In this blog that coincides with Scottish Co-production Week – #CoProWeekScot – Professor Colin Lindsay reflects on the importance of co-production for more responsive public services, and considers if there are lessons for PrOPEL Hub partners and employers interested in driving productivity and innovation in public, private and third sector workplaces.

It’s Scottish Co-production Week – an excellent initiative from the Scottish Co-production Network that celebrates how co-production puts people and communities at the heart of the support and services they’re part of. Co-production has gained significant traction in the design of Scottish public services – it’s been a long-standing priority in healthcare and is now a key theme in the ‘Scottish Approach’ to public services across a range of policy areas.

Co-production involves mechanisms that allow for the pooling of assets and resources by those agencies and professionals delivering public services and their service users (and potentially other stakeholders) to achieve better outcomes. My University of Strathclyde colleague (and former Chief Medical officer) Professor Sir Harry Burns has talked about co-production as a relationship of equals.

“Co-production is the process of active dialogue and engagement between people who use services and those who provide them. It is a process which puts service users on the same level as the service provider… Co-produced services work with individuals in a way that treats individuals as people with unique needs, assets and aspirations, but also as people that want support tailored to their needs. Services learn to work with people and not do things to them.”

At the Scottish Centre for Employment Research (SCER) at Strathclyde Business School, we have conducted extensive research on how co-production works in different settings. My own research with colleagues here at SCER and Sheffield Hallam University has focused on employability initiatives targeting single parents, which have a strong focus on collaboration and co-production as a route to building better quality and more personalised services. You can read some of our findings here.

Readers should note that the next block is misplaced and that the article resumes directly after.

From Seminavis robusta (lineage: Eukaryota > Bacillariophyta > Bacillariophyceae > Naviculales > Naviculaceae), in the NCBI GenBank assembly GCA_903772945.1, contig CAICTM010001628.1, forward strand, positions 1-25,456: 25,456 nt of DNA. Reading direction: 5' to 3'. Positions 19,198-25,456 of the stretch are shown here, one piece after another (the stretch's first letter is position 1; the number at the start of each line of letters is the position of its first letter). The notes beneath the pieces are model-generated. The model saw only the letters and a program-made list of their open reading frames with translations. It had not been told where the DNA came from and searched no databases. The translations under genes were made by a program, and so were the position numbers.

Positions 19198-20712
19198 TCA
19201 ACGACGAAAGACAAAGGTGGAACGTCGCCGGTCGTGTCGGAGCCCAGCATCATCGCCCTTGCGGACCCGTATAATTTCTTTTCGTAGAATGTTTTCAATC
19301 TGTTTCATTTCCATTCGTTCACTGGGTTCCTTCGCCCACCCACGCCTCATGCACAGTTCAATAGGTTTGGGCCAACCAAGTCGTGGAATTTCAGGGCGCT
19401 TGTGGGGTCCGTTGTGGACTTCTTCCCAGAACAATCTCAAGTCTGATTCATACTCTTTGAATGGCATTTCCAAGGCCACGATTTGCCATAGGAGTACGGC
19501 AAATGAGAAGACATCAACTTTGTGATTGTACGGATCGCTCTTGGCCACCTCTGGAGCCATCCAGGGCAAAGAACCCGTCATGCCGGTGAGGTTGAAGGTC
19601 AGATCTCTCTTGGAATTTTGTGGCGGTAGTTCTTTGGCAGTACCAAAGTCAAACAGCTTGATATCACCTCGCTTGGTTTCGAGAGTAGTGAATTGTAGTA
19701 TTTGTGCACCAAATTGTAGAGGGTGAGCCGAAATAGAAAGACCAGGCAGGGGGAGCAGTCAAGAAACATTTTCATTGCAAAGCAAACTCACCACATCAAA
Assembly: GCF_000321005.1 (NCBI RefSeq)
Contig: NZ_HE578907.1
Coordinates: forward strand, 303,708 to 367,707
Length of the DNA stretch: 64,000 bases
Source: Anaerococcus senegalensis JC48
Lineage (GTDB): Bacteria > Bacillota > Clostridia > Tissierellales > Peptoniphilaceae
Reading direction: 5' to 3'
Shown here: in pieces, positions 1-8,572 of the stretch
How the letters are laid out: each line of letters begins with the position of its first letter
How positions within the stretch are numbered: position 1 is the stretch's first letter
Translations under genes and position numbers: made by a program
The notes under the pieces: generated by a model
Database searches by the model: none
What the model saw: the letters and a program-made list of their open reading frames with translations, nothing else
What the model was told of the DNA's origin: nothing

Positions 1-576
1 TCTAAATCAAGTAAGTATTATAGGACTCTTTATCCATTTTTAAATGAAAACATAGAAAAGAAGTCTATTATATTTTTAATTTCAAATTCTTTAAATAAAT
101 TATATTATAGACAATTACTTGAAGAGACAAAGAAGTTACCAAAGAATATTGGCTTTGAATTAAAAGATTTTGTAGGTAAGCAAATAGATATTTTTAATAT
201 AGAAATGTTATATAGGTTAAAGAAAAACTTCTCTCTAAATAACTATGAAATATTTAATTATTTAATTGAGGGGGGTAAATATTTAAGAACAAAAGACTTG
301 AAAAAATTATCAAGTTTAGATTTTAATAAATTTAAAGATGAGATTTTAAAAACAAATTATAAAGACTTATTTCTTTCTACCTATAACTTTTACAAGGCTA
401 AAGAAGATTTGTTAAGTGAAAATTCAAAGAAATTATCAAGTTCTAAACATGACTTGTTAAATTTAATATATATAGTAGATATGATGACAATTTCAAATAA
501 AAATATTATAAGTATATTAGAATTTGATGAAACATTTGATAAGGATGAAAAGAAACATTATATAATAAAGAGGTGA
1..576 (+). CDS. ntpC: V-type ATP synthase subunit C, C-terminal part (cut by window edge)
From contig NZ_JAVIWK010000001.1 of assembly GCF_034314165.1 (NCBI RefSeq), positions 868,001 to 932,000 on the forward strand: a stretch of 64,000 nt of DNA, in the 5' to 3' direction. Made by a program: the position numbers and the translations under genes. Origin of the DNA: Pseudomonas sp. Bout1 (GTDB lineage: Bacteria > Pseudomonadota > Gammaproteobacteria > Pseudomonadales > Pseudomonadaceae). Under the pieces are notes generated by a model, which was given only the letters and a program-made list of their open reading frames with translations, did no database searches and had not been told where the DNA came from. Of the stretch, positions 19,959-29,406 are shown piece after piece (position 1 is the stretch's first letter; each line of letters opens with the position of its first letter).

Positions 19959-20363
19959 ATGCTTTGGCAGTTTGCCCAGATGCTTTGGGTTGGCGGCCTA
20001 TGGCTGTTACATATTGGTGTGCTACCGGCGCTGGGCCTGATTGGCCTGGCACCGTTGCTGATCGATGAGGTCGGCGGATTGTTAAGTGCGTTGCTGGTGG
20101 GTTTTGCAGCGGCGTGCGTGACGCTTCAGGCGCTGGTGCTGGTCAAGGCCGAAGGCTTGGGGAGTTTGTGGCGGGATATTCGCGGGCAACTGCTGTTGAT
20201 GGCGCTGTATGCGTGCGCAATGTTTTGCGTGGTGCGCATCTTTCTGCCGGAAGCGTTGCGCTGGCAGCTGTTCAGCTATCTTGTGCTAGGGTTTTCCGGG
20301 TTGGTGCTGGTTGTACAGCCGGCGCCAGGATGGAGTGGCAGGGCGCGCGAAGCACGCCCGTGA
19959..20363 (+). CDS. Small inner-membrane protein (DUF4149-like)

Speaking with the local service providers delivering support and the single parents who used services, we were struck by the relationship between collaboration, co-production and innovation. Collaboration between different partner agencies with specific areas of expertise and the process of listening to, and co-producing services with, single parents stimulated: new ways of working and reaching out to partners and communities; genuinely joined-up and co-located services; and much more responsiveness and flexibility in the content of services – service providers, frontline workers and single parents spoke about having the freedom to ‘stop doing things’ that didn’t work and try new things that might work. Most importantly, single parents evaluated the services as providing a personalised approach, a sense of empowerment and the support that they needed.

We also spoke about key facilitators of co-production and innovation, including: up-front, flexible funding so that stakeholders and single parents could work together to build trust, share ideas and co-design services; governance structures that encouraged collaboration rather than competition for resources; new ways of working and managing people that supported collaborative problem-solving and shared learning; and investment in ‘boundary spanning’ jobs and roles that were specifically designed to foster partnership-working.

Our research adds to the evidence base that supporting co-production can be an important route to more person-centred, responsive and innovative public services. But there may also be useful insights for a broader range of organisations seeking to gain from innovation. Our partners in the ESRC PrOPEL Hub Project, led by Strathclyde Business School, are committed to working with businesses to improve innovation and productivity performance. There may be value in businesses thinking about lessons from collaborative public services that have successfully co-produced responses to so-called ‘wicked problems’ such as the risk of unemployment faced by vulnerable groups like single parents. Empowering ‘customers’ to co-produce their own solutions and voice their ideas; allowing frontline workers the autonomy to ‘stop doing things’ that don’t work and try something different; building in ringfenced time and space for people in different teams to learn together and learn with customers/service users… these lessons from the co-production agenda may be of value for any organisation interested in tapping the assets, energies and innovative potential of the widest range of stakeholders. 

If you represent an organisation interested in workplace change and innovation, you can find more information about the work of the PrOPEL Hub on our homepage.

If you would like to learn more about SCER’s research on co-production, you can contact Professor Colin Lindsay at: